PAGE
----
The single player AAA first person shooter is becoming a bit of a rare breed – which is why we were so looking forward to Id Software’s Rage 2. Out now on PC, Playstation 4 and Xbox One, we went the mouse and keyboard route on PC for this review.
Although it was met with mixed reviews, I personally liked the first Rage. The technology behind it (id Tech 5) was impressive – to the point where it was still the engine of choice for a game like The Evil Within 2, released only eighteen months ago. It blended classic first person shooting with driving mechanics and an open world environment in a post-apocalyptic setting, and the shooting elements were so good that you almost forgot that a lot of the other stuff was kind of forgettable.
For Rage 2, development duties went to Avalanche Software, most well-known for their work on the Just Cause series and the Mad Max videogame. On paper, you’d be hard pressed to find a better match for Rage 2 – vehicles and post apocalyptic settings are a staple in Avalanche’s work (they also recently released Generation Zero).
Somewhat surprisingly, Rage 2 doesn’t use one of id’s own “tech” versions, but rather Avalanche’s own game engine. I assume this was so that the team didn’t have to learn how to work with a new engine, because the end result still very much looks like Rage did in many parts of the game. The post-apocalyptic wasteland still looks like it has a ton of brown and grey in it, although Avalanche’s take on Rage does include more splashes of color and more “attitude” and style in how everything’s delivered audiovisually. I’d say this brings elements of Just Cause into the mix, but the colorful elements almost reminded me of Borderlands instead.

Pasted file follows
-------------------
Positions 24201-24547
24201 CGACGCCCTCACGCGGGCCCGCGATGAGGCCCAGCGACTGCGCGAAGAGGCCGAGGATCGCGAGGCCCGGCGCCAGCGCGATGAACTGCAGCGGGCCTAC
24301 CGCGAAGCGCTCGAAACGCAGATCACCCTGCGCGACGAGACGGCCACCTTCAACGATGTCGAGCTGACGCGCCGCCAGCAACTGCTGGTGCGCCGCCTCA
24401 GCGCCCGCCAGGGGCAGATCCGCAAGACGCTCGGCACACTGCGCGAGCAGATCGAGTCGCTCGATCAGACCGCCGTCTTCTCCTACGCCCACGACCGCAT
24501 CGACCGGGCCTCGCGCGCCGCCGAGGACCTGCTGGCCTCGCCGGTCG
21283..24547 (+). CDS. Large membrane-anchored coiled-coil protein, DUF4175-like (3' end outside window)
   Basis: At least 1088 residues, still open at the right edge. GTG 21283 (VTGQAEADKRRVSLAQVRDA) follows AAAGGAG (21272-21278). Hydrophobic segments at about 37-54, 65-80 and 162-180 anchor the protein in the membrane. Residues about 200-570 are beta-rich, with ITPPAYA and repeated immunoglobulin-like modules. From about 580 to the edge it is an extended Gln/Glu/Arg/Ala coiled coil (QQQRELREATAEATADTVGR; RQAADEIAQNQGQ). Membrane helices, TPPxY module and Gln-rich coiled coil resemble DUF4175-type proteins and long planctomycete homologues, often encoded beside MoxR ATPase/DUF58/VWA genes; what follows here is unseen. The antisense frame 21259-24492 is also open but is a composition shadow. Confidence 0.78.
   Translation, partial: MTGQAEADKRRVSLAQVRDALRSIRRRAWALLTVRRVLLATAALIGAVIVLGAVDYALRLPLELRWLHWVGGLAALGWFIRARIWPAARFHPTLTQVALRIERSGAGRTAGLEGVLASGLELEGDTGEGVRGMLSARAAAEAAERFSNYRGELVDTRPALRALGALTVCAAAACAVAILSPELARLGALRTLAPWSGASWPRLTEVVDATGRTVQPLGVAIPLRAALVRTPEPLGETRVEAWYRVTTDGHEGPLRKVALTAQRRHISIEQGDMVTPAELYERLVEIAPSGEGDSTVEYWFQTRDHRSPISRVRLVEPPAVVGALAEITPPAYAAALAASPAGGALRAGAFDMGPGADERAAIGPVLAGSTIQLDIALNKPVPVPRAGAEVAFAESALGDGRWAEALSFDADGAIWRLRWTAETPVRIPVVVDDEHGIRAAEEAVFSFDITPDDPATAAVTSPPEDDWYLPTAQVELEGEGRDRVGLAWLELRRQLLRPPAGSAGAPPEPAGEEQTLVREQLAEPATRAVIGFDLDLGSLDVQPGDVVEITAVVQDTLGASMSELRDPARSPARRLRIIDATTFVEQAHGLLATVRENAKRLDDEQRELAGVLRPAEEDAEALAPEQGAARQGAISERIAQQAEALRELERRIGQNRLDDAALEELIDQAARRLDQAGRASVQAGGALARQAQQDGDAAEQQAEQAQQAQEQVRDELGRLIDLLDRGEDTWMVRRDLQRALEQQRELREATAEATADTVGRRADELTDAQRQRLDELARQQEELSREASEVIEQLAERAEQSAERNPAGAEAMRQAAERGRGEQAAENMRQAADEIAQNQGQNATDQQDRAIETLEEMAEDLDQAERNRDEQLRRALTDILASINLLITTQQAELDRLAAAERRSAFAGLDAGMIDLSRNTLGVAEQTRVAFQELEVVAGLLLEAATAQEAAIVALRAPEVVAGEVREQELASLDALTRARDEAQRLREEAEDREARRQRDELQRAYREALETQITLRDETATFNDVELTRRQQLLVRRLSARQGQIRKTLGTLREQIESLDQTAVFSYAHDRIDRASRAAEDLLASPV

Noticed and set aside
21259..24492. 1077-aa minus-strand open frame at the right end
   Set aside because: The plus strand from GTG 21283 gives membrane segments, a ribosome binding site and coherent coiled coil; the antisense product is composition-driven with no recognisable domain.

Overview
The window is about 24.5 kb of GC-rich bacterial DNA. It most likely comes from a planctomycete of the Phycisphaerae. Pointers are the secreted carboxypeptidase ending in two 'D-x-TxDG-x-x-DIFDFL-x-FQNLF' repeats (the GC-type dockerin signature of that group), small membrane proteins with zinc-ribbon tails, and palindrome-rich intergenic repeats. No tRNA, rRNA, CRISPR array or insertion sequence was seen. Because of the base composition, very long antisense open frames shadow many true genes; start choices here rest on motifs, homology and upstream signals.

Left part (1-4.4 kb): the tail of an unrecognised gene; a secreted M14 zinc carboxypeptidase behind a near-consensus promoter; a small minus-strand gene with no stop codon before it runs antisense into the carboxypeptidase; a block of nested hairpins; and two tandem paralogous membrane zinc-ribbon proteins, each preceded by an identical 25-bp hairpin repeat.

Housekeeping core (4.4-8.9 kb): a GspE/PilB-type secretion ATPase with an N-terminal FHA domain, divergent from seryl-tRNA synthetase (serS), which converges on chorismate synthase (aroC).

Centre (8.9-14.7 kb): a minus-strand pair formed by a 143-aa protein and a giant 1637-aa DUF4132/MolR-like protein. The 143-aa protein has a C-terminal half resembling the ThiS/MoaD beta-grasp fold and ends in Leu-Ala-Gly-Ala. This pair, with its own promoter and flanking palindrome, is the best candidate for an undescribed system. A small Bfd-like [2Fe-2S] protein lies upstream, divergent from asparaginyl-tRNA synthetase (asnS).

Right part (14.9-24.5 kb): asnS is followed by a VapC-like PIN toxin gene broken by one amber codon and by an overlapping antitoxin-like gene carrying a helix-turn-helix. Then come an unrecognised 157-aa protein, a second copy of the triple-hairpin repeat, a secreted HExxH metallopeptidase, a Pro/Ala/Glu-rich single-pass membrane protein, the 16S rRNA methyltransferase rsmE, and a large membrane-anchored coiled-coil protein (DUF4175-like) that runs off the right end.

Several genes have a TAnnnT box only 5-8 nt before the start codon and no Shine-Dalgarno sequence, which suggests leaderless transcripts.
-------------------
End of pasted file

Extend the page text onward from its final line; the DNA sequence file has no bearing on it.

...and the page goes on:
Far Cry’s recent take on the post apocalyptic genre felt a bit more engaging, and certainly more original than Rage 2’s. Perhaps part of that has to do with the fact that Rage 2’s narrative (where you go up against an oppressive general and the regime behind him), which lacks memorable characters and engaging storytelling. Characters (friend or foe) can feel like caricatures of themselves because of it, which is further enhanced by the fact that many of them repeat themselves over and over again if you tackle a few side missions during your playthrough.
Perhaps more rewarding than the actual narrative is your ability to keep unlocking new weapons, upgrades and vehicles as you progress through the story – all of them (the guns especially) strengthening the game’s core asset: shooting bad guys. From that perspective, the game world and its inhabitants feel almost like distractions to the main attraction.
Luckily, that part of Rage 2 is rock solid. We played an early snippet of the game close to a year ago, and that E3 demo showcased perfectly where the game’s strength lies. Get to the top of a building, take out the bad guys. Because of its satisfying gunplay, good AI behavior and decent level design, it was a fun experience and a blast to play – leaving us wanting more.
Rage 2 offers just that – more top shooting encounters in buildings, sewers and open environments. It’s just a shame that the parts in between tend to feel like a filler, and there isn’t enough of a (narrative) reward for playing repetitive side missions either. There are a lot of echoes of id’s Rage and Avalanche’s Mad Max here – for better and for worse. A potentially great setting and thrilling encounters, but struggling to keep up the momentum over the course of an eight hour campaign.